Having had a marvellous reception and becoming one of my wife’s family, who could not have done more to welcome me, I returned home on my own to lorry driving.
Between September — October time I was in London and my lorry broke down so it was late in the day when I set off for home in South Derbyshire.
When I arrived home I had a wonderful surprise to see my wife there as I had no idea she was coming as I had left her behind in Italy awaiting permission with a lot more Italian girls to come to England.
Language was a bit of a difficulty with my family but they made up for it with their support. My wife’s brother came over here too. He had been a prisoner in Germany and managed to find a job at J. Woodwards then driving a milk lorry for Northern Dairies.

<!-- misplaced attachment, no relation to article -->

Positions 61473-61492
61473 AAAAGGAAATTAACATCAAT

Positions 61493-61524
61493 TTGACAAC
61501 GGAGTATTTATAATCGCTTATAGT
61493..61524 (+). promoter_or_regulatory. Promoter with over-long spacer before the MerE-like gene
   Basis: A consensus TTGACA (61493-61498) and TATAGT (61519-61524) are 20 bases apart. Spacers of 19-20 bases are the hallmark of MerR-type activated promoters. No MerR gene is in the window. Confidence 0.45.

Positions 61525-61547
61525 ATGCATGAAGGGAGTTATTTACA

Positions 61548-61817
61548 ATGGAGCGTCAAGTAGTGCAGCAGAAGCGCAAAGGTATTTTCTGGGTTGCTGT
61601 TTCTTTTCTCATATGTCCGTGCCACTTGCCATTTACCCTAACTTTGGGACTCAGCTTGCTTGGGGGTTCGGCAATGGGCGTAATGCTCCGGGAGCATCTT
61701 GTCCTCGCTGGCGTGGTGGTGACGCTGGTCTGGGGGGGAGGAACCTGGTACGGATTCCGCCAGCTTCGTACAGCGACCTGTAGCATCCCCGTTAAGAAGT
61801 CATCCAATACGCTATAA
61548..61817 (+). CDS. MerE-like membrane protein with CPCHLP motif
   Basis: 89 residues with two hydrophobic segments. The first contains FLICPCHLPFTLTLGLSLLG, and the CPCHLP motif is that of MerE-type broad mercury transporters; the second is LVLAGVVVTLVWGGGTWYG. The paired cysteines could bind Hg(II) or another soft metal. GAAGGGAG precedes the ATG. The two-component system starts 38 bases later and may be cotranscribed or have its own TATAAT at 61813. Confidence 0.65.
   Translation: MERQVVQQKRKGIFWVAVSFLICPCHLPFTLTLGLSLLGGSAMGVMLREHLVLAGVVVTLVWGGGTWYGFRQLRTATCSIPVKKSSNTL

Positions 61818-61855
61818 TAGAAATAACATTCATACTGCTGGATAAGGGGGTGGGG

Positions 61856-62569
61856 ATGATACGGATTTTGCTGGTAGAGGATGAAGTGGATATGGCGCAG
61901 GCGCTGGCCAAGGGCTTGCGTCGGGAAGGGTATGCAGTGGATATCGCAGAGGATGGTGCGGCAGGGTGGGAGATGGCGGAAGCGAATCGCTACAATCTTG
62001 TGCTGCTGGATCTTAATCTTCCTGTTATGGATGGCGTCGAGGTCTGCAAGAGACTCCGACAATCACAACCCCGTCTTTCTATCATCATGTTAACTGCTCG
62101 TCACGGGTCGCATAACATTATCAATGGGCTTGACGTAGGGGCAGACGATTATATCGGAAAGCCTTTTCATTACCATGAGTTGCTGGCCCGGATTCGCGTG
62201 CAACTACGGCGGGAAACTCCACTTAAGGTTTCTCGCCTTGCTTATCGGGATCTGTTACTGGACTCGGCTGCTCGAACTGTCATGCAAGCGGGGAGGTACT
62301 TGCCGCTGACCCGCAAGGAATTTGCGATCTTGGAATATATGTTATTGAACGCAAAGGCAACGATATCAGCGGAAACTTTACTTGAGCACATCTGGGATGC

He met and married a girl from Woodville and they had a baby boy called Robert. They eventually returned to Italy and as Robert grew up he was determined to become a civil airline pilot. Robert succeeded and now works for Alitalia - the Italian national airline, and flies all over the world.
Tragically my wife Nella and brother-in-law have passed away but I have a lovely daughter and two grand children, a sister-in-law in Italy, nephew and cousins, lots of friends here and a host of memories of a generous and warm hearted people.
My wife Nella and myself had 56 years together.
My wife lost two brothers in the First World War, fighting for the Allies and a brother-in-law who was taken away by the fascists prior to the second world and never seen again. She was a person who made friends wherever she went and I would not have wanted to change my life.
This is my story, about ordinary people of a generation born just before, during or shortly after the 1939-45 war.
There is a lot more I could say about my life but the most important thing I have said is about meeting my wife Nella Fidalma Zangarini.